RaiseUp Families logo, providing financial assistance in Houston, TX

Generational Poverty: Why Breaking the Cycle is So Hard

Date: May 30, 2024
Est. Reading: 6 minutes

We all want to better our communities and help those in less fortunate circumstances. Many have poured time and money into philanthropic work, but the problem of poverty persists. 

Why? 

Generational poverty is one of the most challenging cycles to overcome. Like other similar issues, it is complex and multifaceted. The first step to interrupting the cycle is to understand the problem better. 

At RaiseUp Families, ending this cycle is our passion. We’ve written this blog to help shed some light on why breaking out of generational poverty is so difficult and how to do it effectively.

Let’s take a closer look. 

What is Generational Poverty? 

Compassion International defines generational poverty as a “familial pattern [of poverty] for at least two generations, although it typically affects multiple generations. Unlike situational poverty, in which a family experiences poverty for a brief period due to a crisis, generational poverty is lasting and systemic.”

Someone is considered to be living in poverty if they make less than $15,060 a year per person in the family. For example, a family of four lives below the poverty line if the total household income is $31,200 or less.

Close to 12% of Americans live in poverty, including 11 million children

Important Contributing Factors 

As we’ve already mentioned, generational poverty is very complex, but there are always biological, social/systemic, and psychological contributors. Here are a few factors that contribute to the cycle of poverty:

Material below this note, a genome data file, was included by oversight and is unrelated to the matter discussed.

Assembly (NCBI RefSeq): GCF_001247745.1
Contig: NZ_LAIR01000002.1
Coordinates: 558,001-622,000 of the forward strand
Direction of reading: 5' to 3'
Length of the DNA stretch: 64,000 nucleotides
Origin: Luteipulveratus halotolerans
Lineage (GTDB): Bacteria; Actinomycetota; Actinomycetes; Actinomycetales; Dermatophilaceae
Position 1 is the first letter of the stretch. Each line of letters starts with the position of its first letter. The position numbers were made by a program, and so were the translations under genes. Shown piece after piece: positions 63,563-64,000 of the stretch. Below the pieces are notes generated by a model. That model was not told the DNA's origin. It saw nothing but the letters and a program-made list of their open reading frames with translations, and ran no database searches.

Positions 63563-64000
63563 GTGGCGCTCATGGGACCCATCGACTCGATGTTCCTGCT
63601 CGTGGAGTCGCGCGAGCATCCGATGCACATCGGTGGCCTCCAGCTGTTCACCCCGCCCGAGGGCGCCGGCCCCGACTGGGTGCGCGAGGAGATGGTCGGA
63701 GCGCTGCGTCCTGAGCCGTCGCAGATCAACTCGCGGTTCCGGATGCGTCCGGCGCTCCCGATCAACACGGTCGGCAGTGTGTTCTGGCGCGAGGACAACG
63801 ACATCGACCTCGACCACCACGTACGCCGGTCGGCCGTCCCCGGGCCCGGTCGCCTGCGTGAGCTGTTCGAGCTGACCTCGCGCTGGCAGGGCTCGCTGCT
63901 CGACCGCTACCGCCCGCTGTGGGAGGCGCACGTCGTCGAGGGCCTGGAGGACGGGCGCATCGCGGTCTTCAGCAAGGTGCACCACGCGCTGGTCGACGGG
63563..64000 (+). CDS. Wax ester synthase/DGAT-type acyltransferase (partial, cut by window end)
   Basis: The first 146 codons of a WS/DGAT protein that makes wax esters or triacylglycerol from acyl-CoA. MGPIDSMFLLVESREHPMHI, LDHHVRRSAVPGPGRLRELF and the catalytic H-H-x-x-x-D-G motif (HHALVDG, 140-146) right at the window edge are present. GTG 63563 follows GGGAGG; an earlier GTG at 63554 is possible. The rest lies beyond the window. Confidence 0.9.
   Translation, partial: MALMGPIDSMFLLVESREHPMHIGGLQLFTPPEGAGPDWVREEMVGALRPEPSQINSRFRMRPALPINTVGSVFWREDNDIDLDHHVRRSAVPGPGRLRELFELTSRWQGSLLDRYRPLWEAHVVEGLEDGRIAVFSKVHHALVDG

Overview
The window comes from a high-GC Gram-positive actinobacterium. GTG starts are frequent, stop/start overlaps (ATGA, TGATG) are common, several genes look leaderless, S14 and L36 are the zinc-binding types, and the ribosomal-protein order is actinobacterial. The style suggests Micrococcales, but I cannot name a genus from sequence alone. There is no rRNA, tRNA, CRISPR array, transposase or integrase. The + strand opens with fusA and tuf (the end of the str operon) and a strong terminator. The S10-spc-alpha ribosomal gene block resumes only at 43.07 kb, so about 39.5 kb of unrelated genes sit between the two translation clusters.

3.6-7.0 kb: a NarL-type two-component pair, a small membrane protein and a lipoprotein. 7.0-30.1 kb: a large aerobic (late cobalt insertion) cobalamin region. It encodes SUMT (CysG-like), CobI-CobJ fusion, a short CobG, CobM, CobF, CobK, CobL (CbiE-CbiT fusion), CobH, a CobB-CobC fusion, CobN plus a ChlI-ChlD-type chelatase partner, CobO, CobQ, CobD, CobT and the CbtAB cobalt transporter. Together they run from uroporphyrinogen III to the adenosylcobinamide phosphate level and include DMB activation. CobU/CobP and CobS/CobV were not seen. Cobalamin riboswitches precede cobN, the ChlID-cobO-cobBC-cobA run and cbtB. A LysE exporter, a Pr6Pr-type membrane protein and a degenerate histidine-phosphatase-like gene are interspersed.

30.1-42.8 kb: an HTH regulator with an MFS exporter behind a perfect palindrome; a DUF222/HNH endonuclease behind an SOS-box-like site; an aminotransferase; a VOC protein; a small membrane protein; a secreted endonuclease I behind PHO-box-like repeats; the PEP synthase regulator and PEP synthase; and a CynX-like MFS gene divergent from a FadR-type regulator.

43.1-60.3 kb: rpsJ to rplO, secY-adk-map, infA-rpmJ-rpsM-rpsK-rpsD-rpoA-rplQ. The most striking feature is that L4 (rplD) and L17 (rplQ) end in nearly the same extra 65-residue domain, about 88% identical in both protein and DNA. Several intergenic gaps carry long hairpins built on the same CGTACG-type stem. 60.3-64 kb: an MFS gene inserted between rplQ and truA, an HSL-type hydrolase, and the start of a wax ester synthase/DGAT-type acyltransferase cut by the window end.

1. Limited Access to Quality Education: Without a good education, individuals have fewer opportunities to secure well-paying jobs, limiting their ability to improve their economic situation.
  1. Inadequate Healthcare: Poor physical health can limit one's ability to work and can result in high medical expenses, further straining financial resources. People living in poverty are often more at risk due to living in polluted areas, poor nutrition, and a host of other factors. Dealing with the constant stressors of poverty also puts tremendous strain on mental health. More on this in the next section.
  1. Lack of Employment Opportunities: In regions with few job opportunities, it is difficult for individuals to find work that pays a living wage. This is a frequent issue in rural poverty or in areas where high crime rates have caused businesses to move elsewhere. 
  1. Environmental Factors: Living in neighborhoods with high crime rates, poor infrastructure, and limited social services can perpetuate poverty.
  1. Cultural Attitudes and Beliefs: Cultural norms and beliefs about work, education, and success can influence whether individuals seek to break out of poverty. Beliefs and norms affect everything from caring for family members to appropriate ways to spend money or whether saving money is considered.
  1. Social Networks: Limited social networks can restrict access to job opportunities and other resources that could help individuals escape poverty. For example, if no one in a family has been to college, a potential student will struggle to know what to include in an application or how to access scholarships.